Wanstead Park provides the backdrop for my forthcoming book, The Angel and the Cad, which tells the remarkable story of Catherine Tylney Long. Her gardens were renowned as the ‘English Versailles’, becoming a popular spot for day-trippers and tourists, ‘delighting visitors from all parts of the world’. I hope that my pictures will help readers to visualise Catherine’s surroundings.
Tucked away on the borders of East London and Essex, Wanstead Park remains one of the capital’s most enchanting open spaces. It is a tranquil oasis of natural beauty that hints of its former glory as one of England’s finest pleasure gardens. In many respects it is comparable to Hampstead Heath, but despite having many attributes it is relatively unknown, even to those living in close proximity.
Wanstead Park is one of London’s hidden treasures. One of my motivations for writing my book was to raise awareness of the parkland, and help to stop its decline. Despite its Grade II listing, Wanstead Park has been on English Heritage’s ‘at risk’ register for several years. I hope that you will enjoy my pictures and then come to visit! The park is a mere ten minute stroll from Wanstead Central Line Tube Station. It is also close to ‘Wanstead Village’ buzzing with cafes, bars, restaurants and shops.
The scenery in Wanstead Park is diverse. There are ornamental lakes such as the Basin and the Heronry Pond:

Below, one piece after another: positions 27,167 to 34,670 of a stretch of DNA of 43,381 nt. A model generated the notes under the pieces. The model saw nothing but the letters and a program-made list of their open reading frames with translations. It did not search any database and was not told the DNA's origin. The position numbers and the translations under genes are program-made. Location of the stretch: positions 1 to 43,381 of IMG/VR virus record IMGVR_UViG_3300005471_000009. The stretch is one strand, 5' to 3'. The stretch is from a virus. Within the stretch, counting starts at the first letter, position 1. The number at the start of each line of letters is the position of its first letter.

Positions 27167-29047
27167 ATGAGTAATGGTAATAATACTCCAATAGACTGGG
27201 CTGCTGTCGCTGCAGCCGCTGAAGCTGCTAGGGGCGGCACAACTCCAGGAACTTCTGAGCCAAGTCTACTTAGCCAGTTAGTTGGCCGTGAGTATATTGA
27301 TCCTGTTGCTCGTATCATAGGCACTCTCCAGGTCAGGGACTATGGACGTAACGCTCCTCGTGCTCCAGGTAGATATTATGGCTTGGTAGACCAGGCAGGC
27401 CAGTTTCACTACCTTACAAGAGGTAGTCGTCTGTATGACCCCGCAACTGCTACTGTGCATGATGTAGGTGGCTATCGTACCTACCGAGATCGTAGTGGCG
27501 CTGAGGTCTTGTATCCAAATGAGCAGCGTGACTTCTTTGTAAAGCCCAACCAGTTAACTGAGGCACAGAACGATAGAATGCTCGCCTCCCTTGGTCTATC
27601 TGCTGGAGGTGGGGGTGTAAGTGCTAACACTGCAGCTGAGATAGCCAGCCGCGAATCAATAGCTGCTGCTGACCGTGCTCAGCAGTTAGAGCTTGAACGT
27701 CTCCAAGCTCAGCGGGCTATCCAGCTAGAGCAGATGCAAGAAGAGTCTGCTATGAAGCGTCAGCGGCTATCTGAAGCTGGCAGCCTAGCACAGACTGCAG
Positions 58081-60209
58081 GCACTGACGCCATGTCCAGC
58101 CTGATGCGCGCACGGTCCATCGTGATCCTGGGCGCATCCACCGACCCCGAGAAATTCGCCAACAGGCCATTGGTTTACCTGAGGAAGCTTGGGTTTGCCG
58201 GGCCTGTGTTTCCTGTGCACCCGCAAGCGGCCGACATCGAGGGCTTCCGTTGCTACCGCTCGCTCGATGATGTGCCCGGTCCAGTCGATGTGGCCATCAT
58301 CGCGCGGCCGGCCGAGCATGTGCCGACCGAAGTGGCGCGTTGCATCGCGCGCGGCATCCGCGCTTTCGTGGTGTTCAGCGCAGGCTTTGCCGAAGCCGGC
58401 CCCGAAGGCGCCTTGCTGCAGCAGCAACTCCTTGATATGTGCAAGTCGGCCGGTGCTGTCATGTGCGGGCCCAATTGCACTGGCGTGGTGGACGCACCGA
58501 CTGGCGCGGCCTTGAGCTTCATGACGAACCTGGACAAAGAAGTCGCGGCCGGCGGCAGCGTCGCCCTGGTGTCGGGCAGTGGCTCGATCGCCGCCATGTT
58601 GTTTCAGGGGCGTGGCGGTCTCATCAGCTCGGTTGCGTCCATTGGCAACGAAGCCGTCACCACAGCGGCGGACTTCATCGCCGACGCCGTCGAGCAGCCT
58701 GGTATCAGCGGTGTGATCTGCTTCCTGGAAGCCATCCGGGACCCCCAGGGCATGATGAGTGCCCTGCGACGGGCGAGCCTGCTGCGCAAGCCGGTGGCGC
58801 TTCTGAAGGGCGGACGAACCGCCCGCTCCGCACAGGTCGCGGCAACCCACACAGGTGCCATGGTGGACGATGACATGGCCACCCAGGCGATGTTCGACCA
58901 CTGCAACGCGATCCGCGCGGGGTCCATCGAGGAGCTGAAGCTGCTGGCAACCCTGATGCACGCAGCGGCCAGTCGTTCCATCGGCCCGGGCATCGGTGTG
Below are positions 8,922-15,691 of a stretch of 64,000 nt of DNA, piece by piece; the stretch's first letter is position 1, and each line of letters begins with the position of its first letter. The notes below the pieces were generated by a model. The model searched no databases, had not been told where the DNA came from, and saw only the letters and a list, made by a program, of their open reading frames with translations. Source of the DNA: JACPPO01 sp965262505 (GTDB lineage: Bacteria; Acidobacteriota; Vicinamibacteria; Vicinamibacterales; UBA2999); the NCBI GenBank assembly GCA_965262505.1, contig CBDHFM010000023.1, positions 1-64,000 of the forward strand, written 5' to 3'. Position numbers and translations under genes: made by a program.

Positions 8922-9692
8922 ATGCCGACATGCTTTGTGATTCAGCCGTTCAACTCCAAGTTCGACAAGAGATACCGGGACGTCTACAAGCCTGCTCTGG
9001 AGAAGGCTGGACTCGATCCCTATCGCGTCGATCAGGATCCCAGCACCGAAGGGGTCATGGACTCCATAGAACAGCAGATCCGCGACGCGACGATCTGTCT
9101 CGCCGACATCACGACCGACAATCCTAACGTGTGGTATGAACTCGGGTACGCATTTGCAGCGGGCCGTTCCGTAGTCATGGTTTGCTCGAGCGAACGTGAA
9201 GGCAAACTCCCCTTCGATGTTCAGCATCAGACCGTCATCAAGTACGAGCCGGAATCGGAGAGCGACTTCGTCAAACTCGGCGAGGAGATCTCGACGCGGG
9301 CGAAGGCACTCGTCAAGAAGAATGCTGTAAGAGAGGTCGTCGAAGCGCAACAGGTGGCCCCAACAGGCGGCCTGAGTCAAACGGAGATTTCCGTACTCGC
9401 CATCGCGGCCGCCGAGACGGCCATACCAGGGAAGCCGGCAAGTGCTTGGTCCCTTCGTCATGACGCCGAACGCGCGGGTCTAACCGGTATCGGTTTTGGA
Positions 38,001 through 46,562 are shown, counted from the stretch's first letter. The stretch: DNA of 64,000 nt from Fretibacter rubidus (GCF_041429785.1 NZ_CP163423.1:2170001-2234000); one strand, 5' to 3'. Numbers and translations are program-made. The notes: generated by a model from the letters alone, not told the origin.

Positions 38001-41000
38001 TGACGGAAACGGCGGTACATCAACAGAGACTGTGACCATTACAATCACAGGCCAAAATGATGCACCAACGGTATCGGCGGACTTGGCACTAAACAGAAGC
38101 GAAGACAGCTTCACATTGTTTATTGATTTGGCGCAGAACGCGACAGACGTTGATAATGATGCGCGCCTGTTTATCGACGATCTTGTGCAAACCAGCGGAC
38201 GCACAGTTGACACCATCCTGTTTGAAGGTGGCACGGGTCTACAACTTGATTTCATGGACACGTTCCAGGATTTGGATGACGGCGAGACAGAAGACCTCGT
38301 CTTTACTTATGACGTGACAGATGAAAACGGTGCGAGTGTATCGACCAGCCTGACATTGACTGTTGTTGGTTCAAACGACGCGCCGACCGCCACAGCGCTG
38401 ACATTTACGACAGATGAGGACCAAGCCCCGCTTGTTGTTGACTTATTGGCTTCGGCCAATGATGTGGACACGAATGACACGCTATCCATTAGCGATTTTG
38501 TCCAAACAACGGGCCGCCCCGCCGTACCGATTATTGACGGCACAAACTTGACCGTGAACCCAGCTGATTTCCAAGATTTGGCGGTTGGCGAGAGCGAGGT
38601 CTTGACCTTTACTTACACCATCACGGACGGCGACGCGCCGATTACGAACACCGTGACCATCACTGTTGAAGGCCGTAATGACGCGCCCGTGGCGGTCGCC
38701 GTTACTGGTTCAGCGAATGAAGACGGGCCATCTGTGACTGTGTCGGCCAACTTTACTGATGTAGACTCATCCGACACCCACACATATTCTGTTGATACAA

There are ancient woodlands:
Expanses of grassland and ornamental follies such as the Temple pictured below:
There are wildlife sanctuaries and a wide range of natural habitats:
The most poignant feature is the derelict boathouse, or ‘Grotto’:
Hauntingly beautiful the Grotto whispers of times gone by; the grand summer parties, popping champagne corks, and pleasure boats bobbing on the lakes. But the Grotto is also has an air of melancholy, a stark reminder of all that has been lost.
For many centuries Wanstead Park has been a much-treasured recreational facility, a sanctuary where working folk can escape for an hour or two, taking a scenic stroll or enjoying family picnic. Every season brings fresh delights. Cold frosts transform the park into a winter wonderland:*
Springtime sees wild rhododendrons and fragrant bluebell wood:
Summer brings bursts of colour: wildflowers, butterflies and dragonflies hovering over the lily-pads on the lakes. While autumn forests are hues of red and gold.
Wanstead Park became Britain’s first public open space in 1882. The Corporation of London have acted as conservators, reinforcing pathways, planting avenues of trees and protecting wildlife. One of their biggest challenges has been to preserve the waterways, which are in danger of drying up. If this were to happen, numerous natural habitats would be lost. The Friends of Wanstead Parklands are also active in the drive for conservation, and groups of volunteers regularly help with tasks such as clearing away vegetation.
I hope that my forthcoming book, The Angel and The Cad, will help to raise awareness and show that Wanstead Parklands is worth preserving. A long term conservation strategy is in place – but cannot be fully implemented without much needed funding, support and publicity.
Part 2 of this article will explain how Catherine Tylney Long came to own Wanstead House
For more about Wanstead Park I recommend the following:
Corporation of London – For up-to-date information about Wanstead Park
Friends of Wanstead Parklands – Dedicated to the conservation of Wanstead Park
Wansteadium – What’s on in Wanstead
* Courtesy of Wanstead Meteo with thanks